DribbleBot: Revolutionizing Soccer Robotics with MIT's AI Innovations

If you've ever played soccer with a robot, this is a familiar feeling to you. The sun shines on your face, and the air is saturated with the smell of grass. You look around. A four-legged robot hurries to you, resolutely driving the ball.

Although the bot does not demonstrate the level of Lionel Messi's abilities, nevertheless, it is an impressive dribbling system in the wild. Researchers from the Massachusetts Institute of Technology's Incredible Artificial Intelligence Laboratory, part of the Computer Science and Artificial Intelligence Laboratory (CSAIL), have developed a robotic system on legs that can guide a soccer ball in the same conditions as humans. The bot used a combination of built-in sensors and calculations to navigate various natural landscapes, such as sand, gravel, mud and snow, and adapted to their different effects on the movement of the ball. Like any keen athlete, the “DribbleBot” could get up and return the ball after a fall.

Programming robots to play football has been an active area of research for some time. However, the team wanted to learn how to automatically activate the legs during dribbling, so that it would be possible to detect difficult-to-scenario skills of responding to various landscapes, such as snow, gravel, sand, grass and sidewalk. Entrance, simulation.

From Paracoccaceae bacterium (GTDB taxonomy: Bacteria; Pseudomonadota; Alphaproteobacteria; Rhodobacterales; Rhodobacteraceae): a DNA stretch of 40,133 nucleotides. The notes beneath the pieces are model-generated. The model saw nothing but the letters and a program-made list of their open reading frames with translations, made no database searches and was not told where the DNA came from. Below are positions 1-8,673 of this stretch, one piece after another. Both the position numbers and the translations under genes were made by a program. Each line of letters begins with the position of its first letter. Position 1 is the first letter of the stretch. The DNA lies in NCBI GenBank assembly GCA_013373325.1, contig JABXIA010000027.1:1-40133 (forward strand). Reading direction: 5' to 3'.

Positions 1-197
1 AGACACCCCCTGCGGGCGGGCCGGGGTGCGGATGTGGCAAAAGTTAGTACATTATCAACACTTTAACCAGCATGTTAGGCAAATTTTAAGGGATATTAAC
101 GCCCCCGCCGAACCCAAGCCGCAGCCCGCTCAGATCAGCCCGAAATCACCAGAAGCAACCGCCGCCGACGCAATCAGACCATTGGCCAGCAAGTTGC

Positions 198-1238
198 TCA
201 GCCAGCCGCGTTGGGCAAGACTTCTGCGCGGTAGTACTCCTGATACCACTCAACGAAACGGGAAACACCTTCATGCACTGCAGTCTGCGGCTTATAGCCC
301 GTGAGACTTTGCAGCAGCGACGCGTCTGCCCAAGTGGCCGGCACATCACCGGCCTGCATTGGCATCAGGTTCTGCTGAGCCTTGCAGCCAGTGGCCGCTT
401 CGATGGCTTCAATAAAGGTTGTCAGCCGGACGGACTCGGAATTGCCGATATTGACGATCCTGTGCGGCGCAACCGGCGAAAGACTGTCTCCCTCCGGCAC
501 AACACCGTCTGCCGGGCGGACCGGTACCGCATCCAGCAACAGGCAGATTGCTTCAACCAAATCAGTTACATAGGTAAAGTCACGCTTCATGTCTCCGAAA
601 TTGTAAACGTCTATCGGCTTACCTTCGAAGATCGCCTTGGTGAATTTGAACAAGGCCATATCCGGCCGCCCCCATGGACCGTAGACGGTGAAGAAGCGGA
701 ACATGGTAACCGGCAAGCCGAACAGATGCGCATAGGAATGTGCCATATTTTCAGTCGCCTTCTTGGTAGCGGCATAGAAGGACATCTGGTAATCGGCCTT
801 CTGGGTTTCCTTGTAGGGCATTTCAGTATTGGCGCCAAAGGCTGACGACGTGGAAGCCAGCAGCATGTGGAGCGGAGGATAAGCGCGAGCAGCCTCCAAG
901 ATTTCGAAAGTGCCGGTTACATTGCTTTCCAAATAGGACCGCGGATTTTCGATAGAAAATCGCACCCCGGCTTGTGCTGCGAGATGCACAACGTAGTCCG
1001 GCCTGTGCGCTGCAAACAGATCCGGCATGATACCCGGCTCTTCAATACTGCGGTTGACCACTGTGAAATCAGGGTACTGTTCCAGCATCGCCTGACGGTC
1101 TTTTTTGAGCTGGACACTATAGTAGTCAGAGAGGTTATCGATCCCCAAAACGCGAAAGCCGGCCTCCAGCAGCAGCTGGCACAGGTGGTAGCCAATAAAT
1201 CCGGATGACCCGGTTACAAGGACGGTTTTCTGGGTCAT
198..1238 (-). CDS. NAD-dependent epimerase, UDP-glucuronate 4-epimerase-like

The robot, the ball and the terrain are inside a simulation — a digital double of the natural world. You can upload other assets to the bot and set physics parameters, and then from there it handles direct dynamics modeling. Four thousand versions of the robot are simulated in parallel in real time, which allows you to collect data 4000 times faster than using just one robot. That's a lot of data.

The robot starts without knowing how to drive the ball — it just gets rewarded when it does it, or negative reinforcement when it makes a mistake. Thus, he is, in fact, trying to figure out what sequence of forces he should apply to his legs. "One aspect of this reinforcement learning approach is that we have to develop a good reward to make it easier for the robot to learn successful dribbling behavior," says MIT graduate student Gabe Margolis, who led the work together with Yandong Ji, a researcher at Improbable. Artificial Intelligence Laboratory. "As soon as we developed this award, it's time to practice the robot: in real time it's a couple of days, and in the simulator it's hundreds of days. Over time, he learns to manipulate the football better and better. to match the desired speed."

The bot could also navigate unfamiliar terrain and recover from falls thanks to the recovery controller that the team had built into its system. This controller allows the robot to get up after a fall and switch back to its dribbling controller to continue chasing the ball, helping it cope with distribution disturbances and landscapes.